Nationals tab Watson to fill in for Fick
First baseman to go on bereavement list on Wednesday
WASHINGTON -- Nationals first baseman Robert Fick was informed on Tuesday afternoon that his mother, Gloria, had passed away from lung cancer. About 30 minutes after hearing the news, Fick left RFK Stadium and flew home to Los Angeles.
Fick will be placed on the bereavement list on Wednesday and the Nationals will select the contract of outfielder Brandon Watson, who recently set an International League record with a 43-game hitting streak.
Per MLB rules, players placed on the bereavement list must miss a minimum of three games and a maximum of seven before returning to their club.
"I talked to Robert. He was shaken up," general manager Jim Bowden. "We told him to go ahead and go home to L.A. and, obviously, be with his family. We told him to take as much time as possible. His family comes first before baseball."
Fick is off to one of the slowest starts of his Major League career, hitting .217 with four RBIs. Fick said his slow start had nothing to do with the fact that his mother was terminally ill.
"Of course, [my mother's illness] has affected me, but the locker room and the baseball field is where I get my relief, so I don't want to blame my mother's illness on my slow start," Fick said on Monday.
Fick becomes the second player on the Nationals to be placed on the bereavement list this year. Closer Chad Cordero went on the list last month to be with his ailing grandmother, Josie, who eventually passed away.
"He already lost his dad, and now he has lost his mom," Cordero said about Fick. "It's going to be a difficult time for him. It will be good for him to go back home and be with his family."
Asked what advice he would give to Fick during his time of mourning, Cordero said: "Take some time off and get away from the game, so he can just be with his family. That helped me a whole lot."
As for Watson, he will start the next two games in center field, putting the Ryan Langerhans/Nook Logan platoon on hold. Bowden acknowledged that Watson's promotion is because of the hitting streak. The left-handed-hitting Watson was hitting .330 in 57 games at Triple-A Columbus.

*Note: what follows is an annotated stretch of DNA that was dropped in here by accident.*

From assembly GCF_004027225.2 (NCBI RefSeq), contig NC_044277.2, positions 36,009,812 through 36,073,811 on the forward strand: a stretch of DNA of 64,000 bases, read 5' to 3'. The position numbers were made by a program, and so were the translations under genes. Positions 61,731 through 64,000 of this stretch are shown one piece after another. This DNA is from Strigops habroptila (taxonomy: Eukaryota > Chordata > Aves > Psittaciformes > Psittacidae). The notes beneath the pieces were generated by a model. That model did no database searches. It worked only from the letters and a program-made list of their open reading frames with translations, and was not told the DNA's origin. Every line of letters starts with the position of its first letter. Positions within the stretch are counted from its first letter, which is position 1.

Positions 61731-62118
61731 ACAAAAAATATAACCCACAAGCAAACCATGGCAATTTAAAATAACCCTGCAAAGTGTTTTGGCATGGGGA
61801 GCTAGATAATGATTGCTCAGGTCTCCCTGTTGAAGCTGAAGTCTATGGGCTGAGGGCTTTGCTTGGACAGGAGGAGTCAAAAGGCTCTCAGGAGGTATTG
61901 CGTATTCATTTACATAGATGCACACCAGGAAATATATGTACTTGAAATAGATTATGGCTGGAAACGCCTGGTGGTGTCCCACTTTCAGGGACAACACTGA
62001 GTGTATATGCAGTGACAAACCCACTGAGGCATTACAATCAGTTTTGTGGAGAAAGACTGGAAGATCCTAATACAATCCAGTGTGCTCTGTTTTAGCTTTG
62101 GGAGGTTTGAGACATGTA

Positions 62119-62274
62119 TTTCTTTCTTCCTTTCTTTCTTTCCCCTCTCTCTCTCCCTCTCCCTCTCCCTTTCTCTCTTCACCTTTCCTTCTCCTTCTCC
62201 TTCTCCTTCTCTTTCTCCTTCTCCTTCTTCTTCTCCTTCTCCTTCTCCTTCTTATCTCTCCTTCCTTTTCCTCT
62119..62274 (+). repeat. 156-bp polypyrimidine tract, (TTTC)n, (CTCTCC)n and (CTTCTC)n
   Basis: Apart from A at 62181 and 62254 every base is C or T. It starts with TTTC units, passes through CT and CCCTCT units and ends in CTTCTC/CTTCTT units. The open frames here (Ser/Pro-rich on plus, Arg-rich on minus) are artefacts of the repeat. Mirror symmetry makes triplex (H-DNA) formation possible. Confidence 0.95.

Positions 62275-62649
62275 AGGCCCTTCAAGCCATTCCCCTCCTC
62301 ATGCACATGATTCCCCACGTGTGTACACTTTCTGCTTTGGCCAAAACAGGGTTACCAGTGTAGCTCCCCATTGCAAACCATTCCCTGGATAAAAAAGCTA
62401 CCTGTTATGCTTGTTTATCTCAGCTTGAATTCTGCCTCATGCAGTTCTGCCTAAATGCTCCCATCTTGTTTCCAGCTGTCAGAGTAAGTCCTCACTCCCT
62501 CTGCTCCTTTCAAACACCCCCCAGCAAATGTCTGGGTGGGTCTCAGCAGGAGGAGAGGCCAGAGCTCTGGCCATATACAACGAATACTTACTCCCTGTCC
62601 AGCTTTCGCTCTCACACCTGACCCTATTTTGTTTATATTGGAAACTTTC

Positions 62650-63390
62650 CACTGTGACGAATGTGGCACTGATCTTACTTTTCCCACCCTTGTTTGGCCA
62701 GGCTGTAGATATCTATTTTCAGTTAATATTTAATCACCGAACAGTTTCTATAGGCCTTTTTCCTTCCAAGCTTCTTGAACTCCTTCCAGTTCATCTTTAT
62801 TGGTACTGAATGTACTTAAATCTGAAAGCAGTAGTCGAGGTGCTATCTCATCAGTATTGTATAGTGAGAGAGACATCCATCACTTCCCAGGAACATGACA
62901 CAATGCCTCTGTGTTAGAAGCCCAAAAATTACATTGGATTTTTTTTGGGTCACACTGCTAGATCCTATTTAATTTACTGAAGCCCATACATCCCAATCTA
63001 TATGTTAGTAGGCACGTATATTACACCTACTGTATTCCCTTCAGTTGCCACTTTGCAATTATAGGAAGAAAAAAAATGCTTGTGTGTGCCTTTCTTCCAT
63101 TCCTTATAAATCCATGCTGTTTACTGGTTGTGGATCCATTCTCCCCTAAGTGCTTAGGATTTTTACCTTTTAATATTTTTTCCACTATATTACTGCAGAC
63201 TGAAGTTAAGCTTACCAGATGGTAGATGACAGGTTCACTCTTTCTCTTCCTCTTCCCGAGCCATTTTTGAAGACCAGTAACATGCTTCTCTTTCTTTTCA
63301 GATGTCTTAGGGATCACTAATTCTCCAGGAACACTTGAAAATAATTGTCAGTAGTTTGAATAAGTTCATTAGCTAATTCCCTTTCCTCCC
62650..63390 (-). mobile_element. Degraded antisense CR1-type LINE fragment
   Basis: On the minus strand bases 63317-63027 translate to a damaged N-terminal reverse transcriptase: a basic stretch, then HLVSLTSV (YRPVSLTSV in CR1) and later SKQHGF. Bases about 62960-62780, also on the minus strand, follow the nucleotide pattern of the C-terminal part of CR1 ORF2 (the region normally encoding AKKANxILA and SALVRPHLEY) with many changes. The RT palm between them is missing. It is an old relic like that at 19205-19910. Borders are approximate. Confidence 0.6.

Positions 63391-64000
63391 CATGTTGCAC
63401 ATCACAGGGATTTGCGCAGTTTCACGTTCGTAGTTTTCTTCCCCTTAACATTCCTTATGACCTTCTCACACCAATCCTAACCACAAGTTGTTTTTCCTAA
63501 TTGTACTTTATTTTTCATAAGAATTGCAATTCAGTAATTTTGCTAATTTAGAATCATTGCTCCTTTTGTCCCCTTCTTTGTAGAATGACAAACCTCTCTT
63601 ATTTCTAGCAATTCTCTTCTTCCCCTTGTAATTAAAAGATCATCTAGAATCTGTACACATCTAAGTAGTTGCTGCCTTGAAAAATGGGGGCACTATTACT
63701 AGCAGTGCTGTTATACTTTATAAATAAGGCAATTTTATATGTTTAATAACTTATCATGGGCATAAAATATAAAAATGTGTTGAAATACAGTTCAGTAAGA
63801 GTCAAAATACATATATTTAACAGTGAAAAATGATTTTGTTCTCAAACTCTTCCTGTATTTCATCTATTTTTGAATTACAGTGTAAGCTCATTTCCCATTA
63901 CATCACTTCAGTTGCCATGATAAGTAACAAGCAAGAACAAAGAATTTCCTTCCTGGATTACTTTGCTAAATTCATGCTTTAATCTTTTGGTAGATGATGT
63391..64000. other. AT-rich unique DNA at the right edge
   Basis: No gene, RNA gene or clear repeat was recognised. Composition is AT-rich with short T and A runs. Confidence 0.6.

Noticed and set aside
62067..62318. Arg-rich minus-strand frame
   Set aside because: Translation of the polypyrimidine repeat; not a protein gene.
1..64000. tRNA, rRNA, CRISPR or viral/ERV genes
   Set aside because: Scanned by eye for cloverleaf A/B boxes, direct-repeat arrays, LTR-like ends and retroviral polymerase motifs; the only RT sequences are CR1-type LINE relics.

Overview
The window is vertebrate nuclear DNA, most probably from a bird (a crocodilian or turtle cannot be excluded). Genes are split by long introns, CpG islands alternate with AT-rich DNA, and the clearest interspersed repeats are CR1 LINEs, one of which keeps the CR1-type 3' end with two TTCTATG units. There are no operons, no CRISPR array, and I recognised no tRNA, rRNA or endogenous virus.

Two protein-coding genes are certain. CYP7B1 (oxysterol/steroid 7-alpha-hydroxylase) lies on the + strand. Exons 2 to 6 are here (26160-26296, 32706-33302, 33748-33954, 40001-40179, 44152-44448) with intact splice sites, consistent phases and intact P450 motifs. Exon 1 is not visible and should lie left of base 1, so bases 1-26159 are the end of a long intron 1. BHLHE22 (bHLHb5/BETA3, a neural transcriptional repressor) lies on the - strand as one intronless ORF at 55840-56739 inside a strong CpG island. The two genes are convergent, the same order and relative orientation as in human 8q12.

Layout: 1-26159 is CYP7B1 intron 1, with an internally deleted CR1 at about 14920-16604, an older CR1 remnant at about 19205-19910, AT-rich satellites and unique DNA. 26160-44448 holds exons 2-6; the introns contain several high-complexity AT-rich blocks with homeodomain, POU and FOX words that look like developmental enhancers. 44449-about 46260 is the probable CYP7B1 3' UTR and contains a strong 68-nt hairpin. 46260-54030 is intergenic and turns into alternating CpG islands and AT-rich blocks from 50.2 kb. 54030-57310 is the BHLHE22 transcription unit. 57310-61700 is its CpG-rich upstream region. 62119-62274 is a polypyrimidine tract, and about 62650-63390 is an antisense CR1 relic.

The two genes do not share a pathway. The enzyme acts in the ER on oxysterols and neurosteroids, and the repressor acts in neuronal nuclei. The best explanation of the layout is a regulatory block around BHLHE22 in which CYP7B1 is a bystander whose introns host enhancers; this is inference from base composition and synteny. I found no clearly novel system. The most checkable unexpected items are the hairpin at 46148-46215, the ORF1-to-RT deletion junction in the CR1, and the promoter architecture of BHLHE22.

"He's earned this promotion based on that alone, even though it was Triple-A pitching," Bowden said.
This is Watson's fourth stint with the Nationals. His first two opportunities came in 2005, but then-manager Frank Robinson didn't give him a chance, opting for Preston Wilson instead.
Last year, Watson started as the Nationals' center fielder, but was demoted by mid-April because of lack of production.
Members of the Nationals' think tank have always had mixed feelings about Watson. Some believe he could be a quality staring outfielder and others believe he is no more than a fourth or fifth outfielder.
"I haven't seen Brandon play. I've seen the Nationals play. I've seen college and high school guys. I've seen our A-ball clubs," Bowden said. "So all I know is, he's got a 43-game hitting streak, and anyone who can do that deserves a shot. But it's still against Triple-A pitching, so I say that cautiously. But you know, bring him up, and give him a chance. This is a great opportunity to do that."
To make room for Watson on the 40-man roster, the Nationals will move outfielder Alex Escobar from the 15-day to the 60-day disabled list. Escobar, who has yet to play a game because of right shoulder problems, had a setback. He sprained his right ankle recently in a Minor League game.
Escobar has been injury-prone since he arrived in Washington. First, he suffered a fractured right foot in 2005, and then he had a separated shoulder last year.
"It's frustrating." Bowden said. "I feel sorry for him because everybody wants to blame the player. It's not the player's fault when you get an injury. Maybe Escobar gets healthy, and for the next 10 years, he's healthy. I pray for him. I'm sorry for him, because nobody's more upset than he is, except for me."
Bill Ladson is a reporter for MLB.com. This story was not subject to the approval of Major League Baseball or its clubs.